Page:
Of course after I actually clicked on the article, that made sense. Now I'm wondering how this is different than two mesons "stuck together". Which, according to TFA, it might just turn out to be.
Well, the binding energy (which would be reflected in the mass of the particle) would be very different for two mesons stuck together. In a tetraquark, the four quarks would be bound together with essentially the same energy, whereas with two mesons stuck together, there'd be much stronger binding between the two quarks in a meson than between the mesons. But even that would be interesting, as I'm not sure a state with two mesons stuck together have been observed. (Of course, baryons similarly stuck together have been observed: atomic nuclei.)
I'm wondering how the hell its color charge works, myself.
As I said in the response to the gp, tetraquarks consist of two quarks and two anti-quarks, the same quark content as two mesons. It is therefore possible for them to be arranged in a colorless state, which is of course demanded by QCD. (eg. a tetraquark could consist of a red quark, a blue quark, a red anti-quark, and a blue anti-quark. Of course, these colors are constantly changing as a result of the gluon field, but the tetraquark will remain overall colorless, just as mesons do.)
Would particles like this have fractional electrical charges? +4/3, -4/3, etc?
No. The "tetraquarks" that are being talked about in this article consist of a pair of quarks and a pair of antiquarks. (i.e., the same quark content as two mesons). Quarks have charges of +2/3 or -1/3, while anti-quarks have charges of -2/3 or +1/3. Whenever you put together 2 quarks with 2 anti-quarks, you'll always get whole number charges, i.e. -2, -1, 0, 1, or 2. (Try it.)
Um... $50 dollar routers have been done, for a few years now.
I know. I have one myself. But the cool thing about the Pi is you could run whatever software you like, or even write it yourself, and it would be open source. I'm frequently reading about vulnerabilities showing up in off the shelf routers. With a software solution on a Pi, you could patch and upgrade it yourself. And if it didn't offer the features you wanted, you could add them.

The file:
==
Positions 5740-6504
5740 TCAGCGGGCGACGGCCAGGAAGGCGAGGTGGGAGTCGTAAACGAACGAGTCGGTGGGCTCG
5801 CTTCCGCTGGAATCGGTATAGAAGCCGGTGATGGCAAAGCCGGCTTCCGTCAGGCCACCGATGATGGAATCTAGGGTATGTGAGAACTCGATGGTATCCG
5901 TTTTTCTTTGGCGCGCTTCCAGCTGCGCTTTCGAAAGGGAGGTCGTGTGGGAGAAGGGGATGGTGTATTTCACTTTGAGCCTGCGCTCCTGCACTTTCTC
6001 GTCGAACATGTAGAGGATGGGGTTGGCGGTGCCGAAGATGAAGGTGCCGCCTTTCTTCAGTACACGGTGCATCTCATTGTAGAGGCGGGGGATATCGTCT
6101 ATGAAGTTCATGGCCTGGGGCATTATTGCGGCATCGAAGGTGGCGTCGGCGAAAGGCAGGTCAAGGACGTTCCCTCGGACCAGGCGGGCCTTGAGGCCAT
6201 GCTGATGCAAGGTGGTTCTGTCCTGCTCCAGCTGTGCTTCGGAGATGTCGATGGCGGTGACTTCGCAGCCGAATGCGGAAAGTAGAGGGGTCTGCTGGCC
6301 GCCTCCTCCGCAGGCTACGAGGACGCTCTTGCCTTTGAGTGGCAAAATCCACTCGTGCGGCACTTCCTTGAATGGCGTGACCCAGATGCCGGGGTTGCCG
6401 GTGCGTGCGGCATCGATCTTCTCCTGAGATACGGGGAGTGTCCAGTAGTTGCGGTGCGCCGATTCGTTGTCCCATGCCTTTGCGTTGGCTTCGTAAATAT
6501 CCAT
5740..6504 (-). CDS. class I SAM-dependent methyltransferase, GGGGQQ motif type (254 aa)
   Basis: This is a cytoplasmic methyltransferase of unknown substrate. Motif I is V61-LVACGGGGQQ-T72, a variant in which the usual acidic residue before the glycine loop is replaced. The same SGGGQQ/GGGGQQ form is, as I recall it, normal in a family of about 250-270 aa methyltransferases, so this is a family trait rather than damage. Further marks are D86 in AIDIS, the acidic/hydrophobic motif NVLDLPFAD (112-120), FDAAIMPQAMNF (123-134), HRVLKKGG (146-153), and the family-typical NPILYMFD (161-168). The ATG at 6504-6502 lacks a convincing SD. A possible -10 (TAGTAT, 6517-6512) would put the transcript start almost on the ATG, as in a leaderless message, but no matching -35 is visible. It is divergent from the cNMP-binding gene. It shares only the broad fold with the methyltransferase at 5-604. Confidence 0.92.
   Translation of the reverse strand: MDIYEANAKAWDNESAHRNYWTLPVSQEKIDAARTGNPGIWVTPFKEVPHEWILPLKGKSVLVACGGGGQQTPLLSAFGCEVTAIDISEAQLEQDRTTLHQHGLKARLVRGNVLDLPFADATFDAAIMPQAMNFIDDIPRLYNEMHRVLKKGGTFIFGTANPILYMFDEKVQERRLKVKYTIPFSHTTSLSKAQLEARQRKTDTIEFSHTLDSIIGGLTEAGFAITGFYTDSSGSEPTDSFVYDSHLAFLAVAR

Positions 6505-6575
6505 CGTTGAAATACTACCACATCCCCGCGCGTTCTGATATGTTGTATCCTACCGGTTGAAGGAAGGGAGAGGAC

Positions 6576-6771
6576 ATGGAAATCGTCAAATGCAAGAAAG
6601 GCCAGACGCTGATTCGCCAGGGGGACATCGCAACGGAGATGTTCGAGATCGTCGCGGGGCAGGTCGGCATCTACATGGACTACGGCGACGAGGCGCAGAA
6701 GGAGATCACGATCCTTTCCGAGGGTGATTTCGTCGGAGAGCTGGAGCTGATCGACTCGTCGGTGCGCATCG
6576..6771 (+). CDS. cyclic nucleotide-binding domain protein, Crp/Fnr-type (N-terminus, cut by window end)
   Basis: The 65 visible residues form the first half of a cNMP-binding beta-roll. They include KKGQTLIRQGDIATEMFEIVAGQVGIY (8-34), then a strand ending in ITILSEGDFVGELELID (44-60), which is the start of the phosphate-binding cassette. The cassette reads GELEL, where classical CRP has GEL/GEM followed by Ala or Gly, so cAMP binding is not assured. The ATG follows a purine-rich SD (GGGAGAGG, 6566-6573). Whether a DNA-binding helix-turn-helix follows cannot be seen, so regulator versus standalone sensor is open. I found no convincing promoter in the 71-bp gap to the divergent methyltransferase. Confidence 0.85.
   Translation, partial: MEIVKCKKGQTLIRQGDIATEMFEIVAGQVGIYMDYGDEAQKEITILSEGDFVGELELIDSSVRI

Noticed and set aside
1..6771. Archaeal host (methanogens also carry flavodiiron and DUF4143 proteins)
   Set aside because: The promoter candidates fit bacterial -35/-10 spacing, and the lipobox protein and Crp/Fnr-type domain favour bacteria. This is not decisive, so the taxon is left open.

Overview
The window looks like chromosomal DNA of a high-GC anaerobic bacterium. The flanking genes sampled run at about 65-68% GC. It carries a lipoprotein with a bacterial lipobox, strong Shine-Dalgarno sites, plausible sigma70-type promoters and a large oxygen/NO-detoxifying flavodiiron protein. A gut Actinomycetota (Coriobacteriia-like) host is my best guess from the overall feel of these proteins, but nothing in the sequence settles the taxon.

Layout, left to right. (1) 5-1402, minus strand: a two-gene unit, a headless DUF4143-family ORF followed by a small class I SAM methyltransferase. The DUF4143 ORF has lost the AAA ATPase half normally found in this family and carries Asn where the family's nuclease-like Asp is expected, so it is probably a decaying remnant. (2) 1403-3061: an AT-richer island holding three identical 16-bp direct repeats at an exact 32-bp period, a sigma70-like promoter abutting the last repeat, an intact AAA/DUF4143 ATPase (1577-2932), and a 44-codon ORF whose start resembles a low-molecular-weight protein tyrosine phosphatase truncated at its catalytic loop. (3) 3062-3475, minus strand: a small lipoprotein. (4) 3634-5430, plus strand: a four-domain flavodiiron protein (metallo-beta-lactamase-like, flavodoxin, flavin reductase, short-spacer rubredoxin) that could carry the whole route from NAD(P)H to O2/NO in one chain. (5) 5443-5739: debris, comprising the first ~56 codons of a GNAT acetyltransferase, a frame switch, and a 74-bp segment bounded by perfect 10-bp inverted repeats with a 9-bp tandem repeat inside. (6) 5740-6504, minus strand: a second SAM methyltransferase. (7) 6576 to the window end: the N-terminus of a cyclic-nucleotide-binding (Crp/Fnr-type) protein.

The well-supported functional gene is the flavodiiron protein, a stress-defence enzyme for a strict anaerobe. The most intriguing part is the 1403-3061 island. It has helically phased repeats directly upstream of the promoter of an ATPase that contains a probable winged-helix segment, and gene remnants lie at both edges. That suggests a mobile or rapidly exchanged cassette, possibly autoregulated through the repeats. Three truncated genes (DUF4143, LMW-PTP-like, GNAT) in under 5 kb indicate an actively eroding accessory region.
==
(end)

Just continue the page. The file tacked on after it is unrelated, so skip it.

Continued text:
I have been thinking about the claims by Facebook and Google that no government agencies have direct access to their servers, and that is likely quite correct.
What they do most likely have, is a tap point on Facebook's and Google's networks which can then snoop on all traffic between their servers and their users and visa versa then ship it off en masse to the NSA for processing and storage...
But most traffic to and from Facebook and Google now is SSL encrypted. So the questions is, has Google and/or Facebook provided the government with the means to decrypt it?
The Prius does indeed restrict the front seating passenger from using most of its center panel functions when the car is moving, which is really idiotic because it's smart enough to know there is a passenger in the seat (since it will complain loudly when that same passenger doesn't put his seat belt on).
So, who the hell would buy a Prius then?
It sucked. With or without any bugs that I have forgotten in the mists of time, the gameplay was horrible, the field of play was idiotic, and it lacked any immersion into the movie storyline. It sucked.
I think you hit onto its key problem, which was immersion into the movie storyline, or any storyline for that matter. Contrast that game to Adventure for the Atari 2600. I really felt I was wandering mazes and entering castles with that one. (Okay, not like a modern first person RPG, obviously, but this was a 2600, after all.)
So you wouldn't mind if pictures of you being raped were being looked at on the internet? Fair enough, personally I'd have a problem with that and want it to be a crime to look at them, but maybe that's just me, I have been known to be a little odd.
Well, if he/she is over 18, then it ISN'T illegal. I guess you're under 18, since you seem to think it is illegal for people to look at pictures of you being raped.
Do you ban yourself from New York because of the $3500 fee they charge for filming in certain public buildings? Or is it just developing countries where you demand that all privileges be provided free for the Western tourists?
Does that $3500 fee apply to people who whip out their cell phone and make a short video for Vine?
I know they are stupid and shouldn't be called a news show, but what did they do that requires wiretapping?
It's not what they did; it's what the person talking to them was allegedly doing. The Executive branch was investigating a leak from one of its own, and Fox News was on the receiving end of the information, apparently, so by wiretapping Fox News' communications, they were hoping to find the source of the leak.
Ultimately, your goal is to get paid. If you don't do what the customer wants, you have failed to achieve your goal.
What if the ability to do X harmed others?
And more to the point: what if those others sued?